A federal task force on Tuesday said it doesn't have enough evidence to require lead screenings for pregnant women and children if they show no symptoms.
The U.S. Preventive Services Task Force updated its recommendations for the tests, changing its 2006 stance that rejected routing screenings in pregnant women who don't show signs of high lead exposure.
Now it's up to clinicians to use their "best judgment" on whether the tests are necessary.
"Clinicians should use their best judgment about if and when to screen children and pregnant women without signs or symptoms for lead exposure and keep up to date on any concerns about lead in their community," Michael Silverstein, a member of the task force, said in a statement.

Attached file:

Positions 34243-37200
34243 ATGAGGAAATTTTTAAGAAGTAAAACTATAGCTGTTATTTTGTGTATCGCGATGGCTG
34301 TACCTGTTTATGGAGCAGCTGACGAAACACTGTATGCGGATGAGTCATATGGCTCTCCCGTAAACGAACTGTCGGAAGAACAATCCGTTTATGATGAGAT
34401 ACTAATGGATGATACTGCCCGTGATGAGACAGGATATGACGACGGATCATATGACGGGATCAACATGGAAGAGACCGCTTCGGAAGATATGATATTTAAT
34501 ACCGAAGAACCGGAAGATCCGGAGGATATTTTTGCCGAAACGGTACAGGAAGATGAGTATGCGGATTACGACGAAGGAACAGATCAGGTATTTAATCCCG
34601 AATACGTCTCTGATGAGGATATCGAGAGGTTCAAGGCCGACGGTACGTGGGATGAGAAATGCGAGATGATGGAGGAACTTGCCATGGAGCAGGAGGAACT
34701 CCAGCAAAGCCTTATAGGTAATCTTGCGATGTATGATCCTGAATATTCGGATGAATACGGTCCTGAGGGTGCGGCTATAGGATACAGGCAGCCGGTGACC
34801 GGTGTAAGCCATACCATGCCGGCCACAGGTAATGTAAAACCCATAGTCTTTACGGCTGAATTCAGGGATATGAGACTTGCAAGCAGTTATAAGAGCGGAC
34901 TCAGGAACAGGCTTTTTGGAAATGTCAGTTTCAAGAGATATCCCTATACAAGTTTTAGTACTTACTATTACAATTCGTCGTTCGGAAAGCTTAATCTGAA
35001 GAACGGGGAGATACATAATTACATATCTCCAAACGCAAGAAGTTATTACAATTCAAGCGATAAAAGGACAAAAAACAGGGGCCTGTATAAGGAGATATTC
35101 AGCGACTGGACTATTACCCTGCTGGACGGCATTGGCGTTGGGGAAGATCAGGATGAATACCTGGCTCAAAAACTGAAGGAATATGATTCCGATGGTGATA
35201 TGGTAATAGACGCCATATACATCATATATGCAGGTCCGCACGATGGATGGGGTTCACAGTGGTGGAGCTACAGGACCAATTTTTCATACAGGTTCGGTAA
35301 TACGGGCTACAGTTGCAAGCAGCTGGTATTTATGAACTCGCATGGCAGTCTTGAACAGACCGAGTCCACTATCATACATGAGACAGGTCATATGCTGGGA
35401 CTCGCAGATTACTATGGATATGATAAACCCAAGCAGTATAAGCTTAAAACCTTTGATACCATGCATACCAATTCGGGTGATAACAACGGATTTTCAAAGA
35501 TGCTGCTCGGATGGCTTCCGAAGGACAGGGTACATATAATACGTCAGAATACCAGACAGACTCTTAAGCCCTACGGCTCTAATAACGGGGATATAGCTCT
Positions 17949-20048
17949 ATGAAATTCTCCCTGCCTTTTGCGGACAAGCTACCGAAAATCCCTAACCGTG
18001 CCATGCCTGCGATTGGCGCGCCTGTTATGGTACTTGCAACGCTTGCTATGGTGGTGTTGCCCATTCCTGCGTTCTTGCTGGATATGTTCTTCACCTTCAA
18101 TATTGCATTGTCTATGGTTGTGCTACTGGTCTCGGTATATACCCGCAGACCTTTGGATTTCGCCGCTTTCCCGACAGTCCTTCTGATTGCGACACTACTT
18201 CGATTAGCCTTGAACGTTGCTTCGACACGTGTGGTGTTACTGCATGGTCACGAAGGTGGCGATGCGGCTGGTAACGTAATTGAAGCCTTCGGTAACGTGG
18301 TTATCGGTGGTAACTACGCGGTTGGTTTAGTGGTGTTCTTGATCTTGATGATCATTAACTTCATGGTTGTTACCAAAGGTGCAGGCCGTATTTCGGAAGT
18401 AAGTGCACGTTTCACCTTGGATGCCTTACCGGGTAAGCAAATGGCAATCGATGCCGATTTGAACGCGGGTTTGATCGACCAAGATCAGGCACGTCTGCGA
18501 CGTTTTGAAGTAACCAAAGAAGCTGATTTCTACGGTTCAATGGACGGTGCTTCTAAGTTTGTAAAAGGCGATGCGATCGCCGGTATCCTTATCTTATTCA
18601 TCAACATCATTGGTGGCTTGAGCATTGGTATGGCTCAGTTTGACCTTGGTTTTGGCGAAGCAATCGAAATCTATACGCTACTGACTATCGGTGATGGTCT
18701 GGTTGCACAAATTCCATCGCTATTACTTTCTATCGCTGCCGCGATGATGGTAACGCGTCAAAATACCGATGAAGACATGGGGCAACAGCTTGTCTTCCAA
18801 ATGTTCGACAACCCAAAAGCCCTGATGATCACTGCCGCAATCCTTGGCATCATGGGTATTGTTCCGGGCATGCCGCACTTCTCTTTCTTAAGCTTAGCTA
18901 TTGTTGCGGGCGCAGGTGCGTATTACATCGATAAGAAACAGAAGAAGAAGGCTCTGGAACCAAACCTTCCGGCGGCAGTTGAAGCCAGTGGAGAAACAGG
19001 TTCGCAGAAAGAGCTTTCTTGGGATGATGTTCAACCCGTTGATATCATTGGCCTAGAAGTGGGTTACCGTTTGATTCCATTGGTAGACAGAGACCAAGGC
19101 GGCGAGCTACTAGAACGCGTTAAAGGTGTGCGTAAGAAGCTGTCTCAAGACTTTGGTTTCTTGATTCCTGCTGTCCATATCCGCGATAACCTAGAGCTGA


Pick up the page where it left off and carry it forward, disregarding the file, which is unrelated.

The task force also concluded that current prediction tools such as clinical questionnaires used to determine if a child without symptoms has elevated lead levels are inaccurate. It also found that blood testing accurately identifies if a child has an elevated lead level.
Elevated lead levels in the body can cause irreversible damage to various organ systems such as the kidneys, heart and liver, the task force said. At least 4 million households have children who are being exposed to high lead levels, according to the Centers for Disease Control and Prevention.
"Children absorb lead at a higher rate than adults and are especially vulnerable to the effects of lead on their developing nervous system," the panel added in a release.
The recommendation was published in JAMA.